Today marks the beginning of Māori Language Week. Learning languages is a brilliant way to keep your memory and brain sharp and increase your knowledge of other cultures. To keep the language alive, it needs to be used.
Te Reo is one of the official languages of New Zealand, so make this week the week you learn a couple of new phrases, practice you pronunciation and embrace a unique part of our culture.
We are the only country in the world where Māori is spoken as a matter of course, and it is something to be proud of.
There are five vowels and ten consonants in the Māori alphabet.
The vowels are: a, e, i, o, u and : ā, ē, ī, ō, ū
The consonants are: consonants: h, k, m, n, p, r, t, w
The digraphs (two letters that combine to form one sound) are: wh, ng
Māori language doesn’t have consonant clusters (consonants that appear together in a syllable without a vowel between them). Consonants are mainly pronounced as they are in English. The exceptions are ‘T’ and ‘R’.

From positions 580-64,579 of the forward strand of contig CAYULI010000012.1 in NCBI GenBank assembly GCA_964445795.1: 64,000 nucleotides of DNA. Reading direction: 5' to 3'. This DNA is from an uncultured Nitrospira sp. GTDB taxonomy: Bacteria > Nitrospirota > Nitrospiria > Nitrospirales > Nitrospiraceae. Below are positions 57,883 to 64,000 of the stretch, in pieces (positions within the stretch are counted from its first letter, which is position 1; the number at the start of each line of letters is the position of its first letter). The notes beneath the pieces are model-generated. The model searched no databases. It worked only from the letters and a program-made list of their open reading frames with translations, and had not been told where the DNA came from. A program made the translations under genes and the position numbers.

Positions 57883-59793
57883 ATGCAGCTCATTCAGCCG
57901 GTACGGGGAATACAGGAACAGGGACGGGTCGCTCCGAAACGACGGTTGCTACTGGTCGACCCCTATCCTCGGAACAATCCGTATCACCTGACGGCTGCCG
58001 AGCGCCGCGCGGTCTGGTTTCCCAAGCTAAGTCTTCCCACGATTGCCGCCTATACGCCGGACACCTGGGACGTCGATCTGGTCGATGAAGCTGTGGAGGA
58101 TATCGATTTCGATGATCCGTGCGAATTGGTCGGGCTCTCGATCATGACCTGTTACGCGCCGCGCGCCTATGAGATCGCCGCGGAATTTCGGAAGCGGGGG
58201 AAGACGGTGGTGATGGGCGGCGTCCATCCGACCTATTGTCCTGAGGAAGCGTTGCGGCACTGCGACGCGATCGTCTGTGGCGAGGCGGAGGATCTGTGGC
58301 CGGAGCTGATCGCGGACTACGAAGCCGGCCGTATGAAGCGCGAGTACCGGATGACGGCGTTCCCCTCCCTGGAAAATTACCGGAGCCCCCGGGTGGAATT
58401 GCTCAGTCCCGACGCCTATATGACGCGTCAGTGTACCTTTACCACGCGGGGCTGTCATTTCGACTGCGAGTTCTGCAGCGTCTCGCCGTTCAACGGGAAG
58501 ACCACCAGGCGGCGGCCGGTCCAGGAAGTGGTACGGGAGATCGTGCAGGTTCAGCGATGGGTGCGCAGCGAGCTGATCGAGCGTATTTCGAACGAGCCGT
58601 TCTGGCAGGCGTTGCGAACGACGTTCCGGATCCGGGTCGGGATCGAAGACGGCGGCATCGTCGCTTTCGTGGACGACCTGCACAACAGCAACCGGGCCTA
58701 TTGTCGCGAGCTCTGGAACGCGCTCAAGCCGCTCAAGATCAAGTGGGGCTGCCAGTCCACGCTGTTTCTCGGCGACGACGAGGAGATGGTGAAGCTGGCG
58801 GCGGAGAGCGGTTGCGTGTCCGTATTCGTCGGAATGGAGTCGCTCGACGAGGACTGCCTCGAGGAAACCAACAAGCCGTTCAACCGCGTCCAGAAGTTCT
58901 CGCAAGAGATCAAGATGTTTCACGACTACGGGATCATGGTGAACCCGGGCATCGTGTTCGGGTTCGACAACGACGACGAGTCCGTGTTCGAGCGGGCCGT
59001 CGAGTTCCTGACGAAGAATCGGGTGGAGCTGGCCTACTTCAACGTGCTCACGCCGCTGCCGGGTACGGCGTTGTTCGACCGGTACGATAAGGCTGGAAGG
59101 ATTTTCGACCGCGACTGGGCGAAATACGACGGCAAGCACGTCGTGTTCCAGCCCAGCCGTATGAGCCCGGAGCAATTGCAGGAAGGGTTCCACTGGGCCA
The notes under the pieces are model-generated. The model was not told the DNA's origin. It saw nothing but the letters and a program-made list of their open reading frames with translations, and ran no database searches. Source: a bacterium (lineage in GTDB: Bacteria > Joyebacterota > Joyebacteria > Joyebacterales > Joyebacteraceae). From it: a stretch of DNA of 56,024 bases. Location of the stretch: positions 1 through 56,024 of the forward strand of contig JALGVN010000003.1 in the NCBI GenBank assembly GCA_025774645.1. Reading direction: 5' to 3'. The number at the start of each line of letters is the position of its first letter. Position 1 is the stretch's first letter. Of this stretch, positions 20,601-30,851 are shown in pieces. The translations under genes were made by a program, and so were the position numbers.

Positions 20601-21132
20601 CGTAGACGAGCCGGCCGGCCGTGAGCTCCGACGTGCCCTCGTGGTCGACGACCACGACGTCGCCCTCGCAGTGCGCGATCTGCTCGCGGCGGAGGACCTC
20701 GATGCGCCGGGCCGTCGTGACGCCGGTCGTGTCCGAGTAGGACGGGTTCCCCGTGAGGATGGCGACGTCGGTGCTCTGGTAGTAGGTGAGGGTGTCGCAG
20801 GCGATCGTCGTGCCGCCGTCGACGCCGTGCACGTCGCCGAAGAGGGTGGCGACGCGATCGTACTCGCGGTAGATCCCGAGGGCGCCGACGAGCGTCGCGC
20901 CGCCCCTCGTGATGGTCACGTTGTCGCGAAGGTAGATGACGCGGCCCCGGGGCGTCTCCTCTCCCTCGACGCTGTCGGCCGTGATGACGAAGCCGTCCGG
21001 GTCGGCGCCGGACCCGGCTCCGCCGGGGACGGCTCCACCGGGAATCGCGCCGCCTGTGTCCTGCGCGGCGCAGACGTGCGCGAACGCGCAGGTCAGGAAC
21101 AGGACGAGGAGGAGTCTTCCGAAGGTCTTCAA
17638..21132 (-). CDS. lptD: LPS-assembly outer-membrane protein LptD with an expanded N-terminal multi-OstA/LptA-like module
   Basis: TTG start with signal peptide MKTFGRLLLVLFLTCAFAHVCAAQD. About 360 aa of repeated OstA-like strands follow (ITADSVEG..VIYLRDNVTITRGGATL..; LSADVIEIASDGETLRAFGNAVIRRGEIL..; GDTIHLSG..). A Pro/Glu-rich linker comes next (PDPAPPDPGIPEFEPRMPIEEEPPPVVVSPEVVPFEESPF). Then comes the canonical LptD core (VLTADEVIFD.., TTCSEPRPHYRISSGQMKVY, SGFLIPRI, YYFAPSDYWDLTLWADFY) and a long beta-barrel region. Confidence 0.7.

‘T’ varies depending on which vowel appears after it. When succeeded by an ‘a’, ‘e’ or ‘o’, it’s pronounced with little or no ‘s’ sound. When followed by an ‘i’ or ‘u’, it includes a slight ‘s’ sound, however not nearly as much as an English ‘t’.
‘R’ is commonly called a ‘rolled’ r. If you’re able to imitate the purring sound of a cat, you’ll know exactly what’s required to pronounce this consonant. Failing this, the sound you should aim for is something similar to an English ‘d’ – but softer e.g. judder.
The ‘ng’ digraph (the combined sound of two consonants) is said as it sounds in the English word ‘singer’. A common mistake is to pronounce it as it appears in the word ‘finger’.
The ‘wh’ digraph is usually pronounced as an English ‘ f’ sound.
Here are a few encouraging phrases to get you started:
Kia Kaha e hoa ma – Let’s go team
Irā – Look at that
Ka wani kē – Awesome! Fabulous!
Ka pai hoki koe – Good on you
Kai reira/konā -Right on! That’s the one